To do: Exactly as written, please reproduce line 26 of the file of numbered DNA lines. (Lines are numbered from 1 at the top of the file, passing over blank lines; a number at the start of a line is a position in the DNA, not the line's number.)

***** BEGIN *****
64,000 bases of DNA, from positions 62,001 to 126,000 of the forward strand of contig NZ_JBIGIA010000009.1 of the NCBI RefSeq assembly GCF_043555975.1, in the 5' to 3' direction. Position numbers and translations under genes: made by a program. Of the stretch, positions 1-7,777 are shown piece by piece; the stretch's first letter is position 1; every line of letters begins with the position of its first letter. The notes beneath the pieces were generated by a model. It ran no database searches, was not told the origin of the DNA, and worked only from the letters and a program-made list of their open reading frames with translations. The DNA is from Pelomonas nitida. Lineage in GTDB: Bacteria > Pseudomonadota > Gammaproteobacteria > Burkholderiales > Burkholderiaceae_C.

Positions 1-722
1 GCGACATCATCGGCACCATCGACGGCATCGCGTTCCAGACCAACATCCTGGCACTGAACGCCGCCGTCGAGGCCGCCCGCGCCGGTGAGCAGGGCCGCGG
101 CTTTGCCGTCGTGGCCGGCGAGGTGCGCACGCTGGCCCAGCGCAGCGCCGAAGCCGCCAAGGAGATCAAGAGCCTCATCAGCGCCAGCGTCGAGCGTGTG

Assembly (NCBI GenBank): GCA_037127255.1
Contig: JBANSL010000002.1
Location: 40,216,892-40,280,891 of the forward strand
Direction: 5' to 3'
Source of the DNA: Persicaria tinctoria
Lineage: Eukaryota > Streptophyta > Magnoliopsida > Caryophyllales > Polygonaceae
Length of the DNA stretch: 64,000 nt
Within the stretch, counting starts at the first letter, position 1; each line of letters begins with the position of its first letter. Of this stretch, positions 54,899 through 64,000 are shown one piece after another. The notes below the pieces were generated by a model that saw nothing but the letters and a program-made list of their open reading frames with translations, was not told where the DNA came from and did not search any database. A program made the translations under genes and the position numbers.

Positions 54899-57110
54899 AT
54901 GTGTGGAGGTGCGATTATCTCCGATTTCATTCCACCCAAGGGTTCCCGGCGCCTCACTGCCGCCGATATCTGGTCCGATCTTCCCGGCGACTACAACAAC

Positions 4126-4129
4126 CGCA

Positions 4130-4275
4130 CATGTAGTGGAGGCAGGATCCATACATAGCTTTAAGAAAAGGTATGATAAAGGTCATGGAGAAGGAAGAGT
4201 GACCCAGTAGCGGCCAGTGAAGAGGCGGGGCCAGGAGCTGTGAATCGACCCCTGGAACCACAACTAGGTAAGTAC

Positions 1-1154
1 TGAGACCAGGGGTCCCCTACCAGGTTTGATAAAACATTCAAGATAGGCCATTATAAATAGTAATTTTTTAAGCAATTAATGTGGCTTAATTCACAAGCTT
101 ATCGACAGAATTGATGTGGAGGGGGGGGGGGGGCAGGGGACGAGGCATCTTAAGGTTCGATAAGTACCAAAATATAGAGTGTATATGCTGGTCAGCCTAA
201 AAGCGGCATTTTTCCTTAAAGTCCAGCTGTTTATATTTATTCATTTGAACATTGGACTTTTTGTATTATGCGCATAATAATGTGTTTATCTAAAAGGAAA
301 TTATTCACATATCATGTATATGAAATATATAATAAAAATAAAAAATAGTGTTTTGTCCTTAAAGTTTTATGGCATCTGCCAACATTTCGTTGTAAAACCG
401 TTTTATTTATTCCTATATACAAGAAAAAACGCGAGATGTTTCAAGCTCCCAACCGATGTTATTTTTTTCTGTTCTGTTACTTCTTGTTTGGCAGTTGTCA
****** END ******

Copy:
401 TTTTATTTATTCCTATATACAAGAAAAAACGCGAGATGTTTCAAGCTCCCAACCGATGTTATTTTTTTCTGTTCTGTTACTTCTTGTTTGGCAGTTGTCA